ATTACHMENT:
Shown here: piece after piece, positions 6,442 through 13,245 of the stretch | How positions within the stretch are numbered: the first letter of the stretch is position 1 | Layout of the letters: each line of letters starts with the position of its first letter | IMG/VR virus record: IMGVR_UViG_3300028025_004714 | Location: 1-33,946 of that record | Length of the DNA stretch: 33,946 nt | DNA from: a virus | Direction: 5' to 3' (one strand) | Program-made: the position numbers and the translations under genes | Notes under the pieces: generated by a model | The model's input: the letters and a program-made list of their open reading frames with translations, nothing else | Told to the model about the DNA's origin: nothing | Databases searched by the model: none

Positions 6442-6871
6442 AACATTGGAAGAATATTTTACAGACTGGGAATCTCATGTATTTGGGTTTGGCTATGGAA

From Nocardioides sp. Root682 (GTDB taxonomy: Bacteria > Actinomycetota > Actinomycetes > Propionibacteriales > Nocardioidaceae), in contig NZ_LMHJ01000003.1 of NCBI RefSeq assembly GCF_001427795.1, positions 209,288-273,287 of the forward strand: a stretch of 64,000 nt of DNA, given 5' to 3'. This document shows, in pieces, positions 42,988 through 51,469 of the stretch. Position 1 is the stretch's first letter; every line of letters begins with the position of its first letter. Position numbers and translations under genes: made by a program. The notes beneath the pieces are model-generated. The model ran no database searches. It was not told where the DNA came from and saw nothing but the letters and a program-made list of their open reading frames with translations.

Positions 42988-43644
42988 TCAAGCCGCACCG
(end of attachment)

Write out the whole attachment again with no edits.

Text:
Shown here: piece after piece, positions 6,442 through 13,245 of the stretch | How positions within the stretch are numbered: the first letter of the stretch is position 1 | Layout of the letters: each line of letters starts with the position of its first letter | IMG/VR virus record: IMGVR_UViG_3300028025_004714 | Location: 1-33,946 of that record | Length of the DNA stretch: 33,946 nt | DNA from: a virus | Direction: 5' to 3' (one strand) | Program-made: the position numbers and the translations under genes | Notes under the pieces: generated by a model | The model's input: the letters and a program-made list of their open reading frames with translations, nothing else | Told to the model about the DNA's origin: nothing | Databases searched by the model: none

Positions 6442-6871
6442 AACATTGGAAGAATATTTTACAGACTGGGAATCTCATGTATTTGGGTTTGGCTATGGAA

From Nocardioides sp. Root682 (GTDB taxonomy: Bacteria > Actinomycetota > Actinomycetes > Propionibacteriales > Nocardioidaceae), in contig NZ_LMHJ01000003.1 of NCBI RefSeq assembly GCF_001427795.1, positions 209,288-273,287 of the forward strand: a stretch of 64,000 nt of DNA, given 5' to 3'. This document shows, in pieces, positions 42,988 through 51,469 of the stretch. Position 1 is the stretch's first letter; every line of letters begins with the position of its first letter. Position numbers and translations under genes: made by a program. The notes beneath the pieces are model-generated. The model ran no database searches. It was not told where the DNA came from and saw nothing but the letters and a program-made list of their open reading frames with translations.

Positions 42988-43644
42988 TCAAGCCGCACCG